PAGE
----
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Treasure in clay pots ::

Here’s a useful word of encouragement for tired Christian workers from MICHAEL FISCHER, as he ponders on the ministry dynamics of death and resurrection…
Source: Perspective Vo6 No2 ©Perspective 1999

Last summer when I was retrieving my daughter’s ball from the roof, I found some dried moss sitting in the gutter. It was so dry you could powder it between your fingers. “Here’s something interesting to show a three-year-old,” I thought. So I clambered down the ladder, poured some water on the moss while Erin watched, and in a matter of seconds it had sprung back to life. You find life in the most unlikely looking things.

We mightn’t realise it at first, but our Christian work is a bit like dead-looking moss. Most of the time, testifying to Christ in word and deed can be a pretty dead-looking exercise – but according to Paul, our struggle in Christian work is really filled with the life of God himself. Look at how he puts it in 2 Corinthians 4:7-12.

But we have this treasure in jars of clay to show that this all-surpassing power is from God and not from us. We are hard pressed on every side, but not crushed; perplexed, but not in despair; persecuted, but not abandoned; struck down, but not destroyed. We always carry around in our body the death of Jesus, so that the life of Jesus may also be revealed in our body. For we who are alive are always being given over to death for Jesus’ sake, so that his life may be revealed in our mortal body. So then, death is at work in us, but life is at work in you.

From one point of view, that’s hardly a good plug for Christian ministry, is it: jars of clay, pushed and pummelled, flogged and beaten, a dead sort of smell hanging in the air around us. As much as it might hurt us to admit it, sometimes our work as Christians isn’t the most wonderful-looking thing. But from God’s point of view, that’s not important, for there’s something much greater at stake. And that’s the question of who gets the credit. Our appearance of success isn’t important; what really matters is whether outsiders can see if our work is the work of God. And to this end, God fills our hard-pressed lives with his power and life.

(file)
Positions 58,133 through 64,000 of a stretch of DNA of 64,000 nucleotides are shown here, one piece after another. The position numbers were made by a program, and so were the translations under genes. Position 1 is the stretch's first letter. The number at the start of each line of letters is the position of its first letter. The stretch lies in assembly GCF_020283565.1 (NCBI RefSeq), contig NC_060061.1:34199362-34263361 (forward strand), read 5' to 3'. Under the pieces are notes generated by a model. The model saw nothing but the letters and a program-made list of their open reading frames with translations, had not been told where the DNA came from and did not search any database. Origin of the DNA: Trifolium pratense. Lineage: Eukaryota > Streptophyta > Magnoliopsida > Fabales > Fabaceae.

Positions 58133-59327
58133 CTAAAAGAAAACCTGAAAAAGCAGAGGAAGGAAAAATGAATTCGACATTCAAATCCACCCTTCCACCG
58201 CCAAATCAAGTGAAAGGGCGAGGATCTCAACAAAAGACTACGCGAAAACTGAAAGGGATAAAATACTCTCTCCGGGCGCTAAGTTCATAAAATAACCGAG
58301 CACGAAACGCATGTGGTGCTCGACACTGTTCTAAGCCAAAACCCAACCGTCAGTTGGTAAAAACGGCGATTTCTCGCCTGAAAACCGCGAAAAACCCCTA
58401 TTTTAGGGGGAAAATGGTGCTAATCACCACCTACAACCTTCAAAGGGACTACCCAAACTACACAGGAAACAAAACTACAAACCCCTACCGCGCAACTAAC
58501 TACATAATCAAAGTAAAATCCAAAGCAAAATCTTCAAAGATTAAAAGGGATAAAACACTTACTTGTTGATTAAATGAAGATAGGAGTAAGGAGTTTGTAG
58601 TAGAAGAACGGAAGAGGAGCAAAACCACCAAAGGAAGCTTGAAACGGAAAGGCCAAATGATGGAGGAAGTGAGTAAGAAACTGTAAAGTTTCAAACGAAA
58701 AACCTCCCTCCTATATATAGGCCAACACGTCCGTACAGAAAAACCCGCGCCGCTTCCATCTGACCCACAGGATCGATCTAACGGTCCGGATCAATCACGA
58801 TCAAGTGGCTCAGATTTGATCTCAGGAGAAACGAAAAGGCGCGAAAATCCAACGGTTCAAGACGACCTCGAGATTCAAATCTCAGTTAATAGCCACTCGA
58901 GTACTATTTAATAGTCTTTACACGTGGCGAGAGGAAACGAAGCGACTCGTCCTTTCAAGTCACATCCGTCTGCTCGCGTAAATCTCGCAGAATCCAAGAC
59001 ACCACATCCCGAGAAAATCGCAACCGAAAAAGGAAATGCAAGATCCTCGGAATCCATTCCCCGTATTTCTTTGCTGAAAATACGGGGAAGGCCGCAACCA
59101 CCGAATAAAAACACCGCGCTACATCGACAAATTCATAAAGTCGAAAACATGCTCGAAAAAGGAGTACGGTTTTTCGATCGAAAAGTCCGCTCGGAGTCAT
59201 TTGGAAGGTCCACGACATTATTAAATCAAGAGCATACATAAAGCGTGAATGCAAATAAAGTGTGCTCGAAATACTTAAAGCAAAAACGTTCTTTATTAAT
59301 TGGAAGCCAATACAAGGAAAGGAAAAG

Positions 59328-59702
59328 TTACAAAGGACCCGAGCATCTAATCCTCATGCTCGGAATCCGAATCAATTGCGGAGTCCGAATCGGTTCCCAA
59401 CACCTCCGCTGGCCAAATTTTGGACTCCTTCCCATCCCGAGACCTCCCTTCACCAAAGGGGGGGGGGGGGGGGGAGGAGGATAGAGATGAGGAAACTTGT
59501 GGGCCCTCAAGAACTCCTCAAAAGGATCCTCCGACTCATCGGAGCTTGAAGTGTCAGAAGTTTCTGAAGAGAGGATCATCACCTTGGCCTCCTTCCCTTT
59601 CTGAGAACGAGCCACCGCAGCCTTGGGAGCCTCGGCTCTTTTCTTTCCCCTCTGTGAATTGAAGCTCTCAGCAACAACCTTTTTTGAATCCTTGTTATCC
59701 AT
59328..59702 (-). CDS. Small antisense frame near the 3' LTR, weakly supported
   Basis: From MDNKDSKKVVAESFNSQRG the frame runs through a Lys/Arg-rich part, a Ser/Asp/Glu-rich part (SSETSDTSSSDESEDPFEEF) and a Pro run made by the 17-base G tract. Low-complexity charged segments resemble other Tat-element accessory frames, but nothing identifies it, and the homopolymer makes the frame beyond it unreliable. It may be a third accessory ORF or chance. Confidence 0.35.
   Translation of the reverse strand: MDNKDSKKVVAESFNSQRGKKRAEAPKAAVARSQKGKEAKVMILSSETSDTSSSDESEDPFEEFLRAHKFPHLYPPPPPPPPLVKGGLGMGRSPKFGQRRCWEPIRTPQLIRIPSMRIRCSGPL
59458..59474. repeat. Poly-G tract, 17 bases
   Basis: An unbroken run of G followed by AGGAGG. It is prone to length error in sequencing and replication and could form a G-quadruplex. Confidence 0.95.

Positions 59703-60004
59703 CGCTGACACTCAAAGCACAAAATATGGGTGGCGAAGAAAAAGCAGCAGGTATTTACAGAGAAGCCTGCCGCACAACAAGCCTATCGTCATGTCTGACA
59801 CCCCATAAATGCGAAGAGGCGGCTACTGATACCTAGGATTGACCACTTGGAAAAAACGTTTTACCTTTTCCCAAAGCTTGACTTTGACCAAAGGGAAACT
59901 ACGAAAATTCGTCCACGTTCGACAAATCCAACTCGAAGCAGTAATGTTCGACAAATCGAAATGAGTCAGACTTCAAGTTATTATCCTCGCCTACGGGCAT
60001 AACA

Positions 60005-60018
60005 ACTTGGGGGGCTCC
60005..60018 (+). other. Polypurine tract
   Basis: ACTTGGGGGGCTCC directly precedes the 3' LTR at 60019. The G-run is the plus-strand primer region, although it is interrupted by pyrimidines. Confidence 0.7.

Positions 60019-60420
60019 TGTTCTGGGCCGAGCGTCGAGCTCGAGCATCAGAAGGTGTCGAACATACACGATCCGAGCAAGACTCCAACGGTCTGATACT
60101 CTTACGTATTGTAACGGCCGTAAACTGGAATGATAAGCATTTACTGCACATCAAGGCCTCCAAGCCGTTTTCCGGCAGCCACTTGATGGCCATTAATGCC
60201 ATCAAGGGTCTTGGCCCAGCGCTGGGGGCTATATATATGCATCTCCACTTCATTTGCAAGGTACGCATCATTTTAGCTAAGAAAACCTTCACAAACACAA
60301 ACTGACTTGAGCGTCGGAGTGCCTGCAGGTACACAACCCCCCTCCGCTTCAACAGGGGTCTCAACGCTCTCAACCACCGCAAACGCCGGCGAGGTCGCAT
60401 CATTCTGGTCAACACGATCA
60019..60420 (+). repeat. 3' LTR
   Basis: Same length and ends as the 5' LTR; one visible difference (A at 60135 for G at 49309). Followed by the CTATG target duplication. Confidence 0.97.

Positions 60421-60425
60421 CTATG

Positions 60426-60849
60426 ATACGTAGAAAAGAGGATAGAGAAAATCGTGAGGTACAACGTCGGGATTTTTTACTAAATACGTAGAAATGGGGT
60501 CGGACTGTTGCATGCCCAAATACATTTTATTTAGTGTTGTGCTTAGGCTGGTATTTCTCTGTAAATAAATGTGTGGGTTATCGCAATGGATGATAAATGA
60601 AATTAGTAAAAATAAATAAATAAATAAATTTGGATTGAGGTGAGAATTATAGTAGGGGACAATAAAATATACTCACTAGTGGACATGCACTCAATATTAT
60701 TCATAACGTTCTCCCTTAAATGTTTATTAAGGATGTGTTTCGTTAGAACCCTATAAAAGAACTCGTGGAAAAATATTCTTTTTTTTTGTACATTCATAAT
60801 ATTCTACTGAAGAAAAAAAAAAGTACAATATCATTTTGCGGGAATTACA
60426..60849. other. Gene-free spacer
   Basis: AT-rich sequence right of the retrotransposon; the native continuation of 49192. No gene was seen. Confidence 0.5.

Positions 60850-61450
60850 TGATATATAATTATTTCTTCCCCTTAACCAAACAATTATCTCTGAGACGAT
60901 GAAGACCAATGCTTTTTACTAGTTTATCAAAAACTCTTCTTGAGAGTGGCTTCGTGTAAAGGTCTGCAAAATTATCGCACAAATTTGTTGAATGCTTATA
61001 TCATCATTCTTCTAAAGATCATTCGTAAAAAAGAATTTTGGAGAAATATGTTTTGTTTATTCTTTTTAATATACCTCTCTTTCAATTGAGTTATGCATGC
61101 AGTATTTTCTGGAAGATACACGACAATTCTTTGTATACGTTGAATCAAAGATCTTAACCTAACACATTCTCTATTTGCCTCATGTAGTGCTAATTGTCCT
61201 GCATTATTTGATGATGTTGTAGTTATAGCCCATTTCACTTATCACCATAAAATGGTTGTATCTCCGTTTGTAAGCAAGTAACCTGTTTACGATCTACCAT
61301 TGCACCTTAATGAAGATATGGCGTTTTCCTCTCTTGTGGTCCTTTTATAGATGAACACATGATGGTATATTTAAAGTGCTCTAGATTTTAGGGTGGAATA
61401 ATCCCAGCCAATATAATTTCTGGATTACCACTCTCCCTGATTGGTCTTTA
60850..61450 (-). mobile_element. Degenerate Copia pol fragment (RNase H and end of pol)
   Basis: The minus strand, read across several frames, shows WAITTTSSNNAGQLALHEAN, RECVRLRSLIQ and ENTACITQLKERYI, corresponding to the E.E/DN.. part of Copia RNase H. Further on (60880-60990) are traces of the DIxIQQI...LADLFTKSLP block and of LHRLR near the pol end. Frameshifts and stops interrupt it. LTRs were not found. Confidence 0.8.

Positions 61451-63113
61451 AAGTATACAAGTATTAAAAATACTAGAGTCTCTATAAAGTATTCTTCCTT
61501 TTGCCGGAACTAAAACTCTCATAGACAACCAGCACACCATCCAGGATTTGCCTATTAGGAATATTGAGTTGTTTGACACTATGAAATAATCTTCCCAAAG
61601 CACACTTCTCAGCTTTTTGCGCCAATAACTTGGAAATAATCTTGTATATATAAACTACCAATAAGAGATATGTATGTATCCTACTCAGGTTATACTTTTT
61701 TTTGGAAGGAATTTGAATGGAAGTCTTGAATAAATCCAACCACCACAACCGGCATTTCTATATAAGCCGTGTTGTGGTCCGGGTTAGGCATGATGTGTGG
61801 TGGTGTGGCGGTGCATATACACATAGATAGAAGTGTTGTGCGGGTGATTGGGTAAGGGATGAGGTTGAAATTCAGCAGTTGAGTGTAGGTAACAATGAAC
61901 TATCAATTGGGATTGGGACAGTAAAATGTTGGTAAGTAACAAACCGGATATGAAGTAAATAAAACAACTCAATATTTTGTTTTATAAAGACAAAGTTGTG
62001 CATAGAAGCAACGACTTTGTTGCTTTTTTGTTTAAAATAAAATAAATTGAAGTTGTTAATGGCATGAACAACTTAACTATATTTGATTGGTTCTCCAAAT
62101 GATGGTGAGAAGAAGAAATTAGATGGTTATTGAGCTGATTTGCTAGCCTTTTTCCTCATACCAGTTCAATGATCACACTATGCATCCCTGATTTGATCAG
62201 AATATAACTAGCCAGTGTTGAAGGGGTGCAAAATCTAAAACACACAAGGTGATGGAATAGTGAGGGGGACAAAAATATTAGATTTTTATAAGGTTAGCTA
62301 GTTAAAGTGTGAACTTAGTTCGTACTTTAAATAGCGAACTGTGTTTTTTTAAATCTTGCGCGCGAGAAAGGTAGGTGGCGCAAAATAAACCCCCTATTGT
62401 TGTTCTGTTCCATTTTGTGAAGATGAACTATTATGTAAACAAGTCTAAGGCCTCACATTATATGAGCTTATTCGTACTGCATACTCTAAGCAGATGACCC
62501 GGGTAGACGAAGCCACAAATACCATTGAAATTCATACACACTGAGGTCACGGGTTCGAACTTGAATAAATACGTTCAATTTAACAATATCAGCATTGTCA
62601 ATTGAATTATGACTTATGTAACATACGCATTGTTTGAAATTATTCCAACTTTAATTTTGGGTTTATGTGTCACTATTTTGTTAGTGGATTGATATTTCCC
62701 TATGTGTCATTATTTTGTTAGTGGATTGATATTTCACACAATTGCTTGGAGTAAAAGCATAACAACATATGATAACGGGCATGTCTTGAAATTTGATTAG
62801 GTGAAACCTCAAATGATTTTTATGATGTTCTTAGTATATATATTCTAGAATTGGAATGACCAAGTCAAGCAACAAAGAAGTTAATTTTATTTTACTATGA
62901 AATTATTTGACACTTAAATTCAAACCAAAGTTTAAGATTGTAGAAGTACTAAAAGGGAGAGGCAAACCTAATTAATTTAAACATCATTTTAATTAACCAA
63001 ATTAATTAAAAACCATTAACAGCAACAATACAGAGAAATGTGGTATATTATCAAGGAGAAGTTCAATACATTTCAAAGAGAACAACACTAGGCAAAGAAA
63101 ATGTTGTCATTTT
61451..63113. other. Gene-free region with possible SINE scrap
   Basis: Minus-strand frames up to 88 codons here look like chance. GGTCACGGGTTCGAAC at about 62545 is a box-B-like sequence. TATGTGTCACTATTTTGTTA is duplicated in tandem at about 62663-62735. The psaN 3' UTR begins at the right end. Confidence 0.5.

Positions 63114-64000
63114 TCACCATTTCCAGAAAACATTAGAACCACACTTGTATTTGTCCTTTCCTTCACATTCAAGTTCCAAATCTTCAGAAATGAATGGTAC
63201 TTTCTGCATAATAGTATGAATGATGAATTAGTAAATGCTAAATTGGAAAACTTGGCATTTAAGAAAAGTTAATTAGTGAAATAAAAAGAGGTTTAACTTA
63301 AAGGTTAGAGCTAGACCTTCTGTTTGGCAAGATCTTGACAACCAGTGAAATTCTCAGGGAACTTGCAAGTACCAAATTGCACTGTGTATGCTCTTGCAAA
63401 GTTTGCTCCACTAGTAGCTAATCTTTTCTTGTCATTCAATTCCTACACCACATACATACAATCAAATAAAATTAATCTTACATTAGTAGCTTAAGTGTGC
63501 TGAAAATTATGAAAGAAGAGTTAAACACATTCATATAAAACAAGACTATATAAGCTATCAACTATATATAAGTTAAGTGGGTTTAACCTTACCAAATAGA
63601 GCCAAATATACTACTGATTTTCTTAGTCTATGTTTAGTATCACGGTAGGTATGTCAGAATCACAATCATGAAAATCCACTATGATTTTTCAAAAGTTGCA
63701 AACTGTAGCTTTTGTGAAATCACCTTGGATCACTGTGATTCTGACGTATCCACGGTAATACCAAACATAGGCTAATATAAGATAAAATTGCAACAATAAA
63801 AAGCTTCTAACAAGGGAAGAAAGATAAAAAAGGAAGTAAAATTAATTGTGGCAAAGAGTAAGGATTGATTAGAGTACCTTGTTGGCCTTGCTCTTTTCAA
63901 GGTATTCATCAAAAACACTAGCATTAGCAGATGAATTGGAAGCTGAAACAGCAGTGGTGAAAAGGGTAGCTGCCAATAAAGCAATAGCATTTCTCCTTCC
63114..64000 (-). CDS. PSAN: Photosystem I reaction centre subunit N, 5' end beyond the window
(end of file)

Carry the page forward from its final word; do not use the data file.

And to hammer this idea home, Paul draws a comparison: he says that Christian work is sort of like the dead body of Jesus on the cross. Now that was something that looked like nothing more than a huge failure, a dead loss. But God was glorified when he raised Jesus from the dead. And in the same way, God fills our dead-looking work with his life and power, in order that he might get the credit.

But if all we see is a comparison, then we’ve missed the point. Because really, Paul is making a connection between our hard-pressed Christian work and Jesus’ dead body on the cross, between the vitality God pours into us and his raising of Jesus from the dead. In many ways it’s all a bit too profound for us wooden-headed Westerners, but the connection is this: God continues to be glorified through the resurrection of Jesus as his resurrection continues to be displayed in the lives and work of us as Jesus’ followers. The fact that we’re 2,000 years down the track and on the other side of globe is irrelevant. Because the fact is, in the great plan of God there’s a deep-seated link between the literal death and resurrection of the Son of God, and our dead-but-risen Christian lives and work. We don’t need to understand the metaphysics of it all, thankfully – all we need is faith in Christ.

And it’s all very encouraging, isn’t it! Are we feeling cod-ordinary and flogged-out in our task of bringing the gospel to bear on people’s lives? Well, with Paul, let’s not lose heart (2 Corinthians 4:1), because while we might be “hard pressed on every side”, that’s as things should be. God is making sure he gets the credit, not us – it’s an extension of the time he was glorified when he raised Christ from the dead. It’s encouraging to realise that it is God’s raising of the crucified Christ which undergirds the Christian worker – not in order that we might have comfortable work, but that our work might bring credit to God.

Like a crucified Nazarene, or a Christian worker… or even dried-up lump of moss in a gutter, appearances are deceptive.

Michael Fischer is the pastor of Australind Baptist Church in Western Australia

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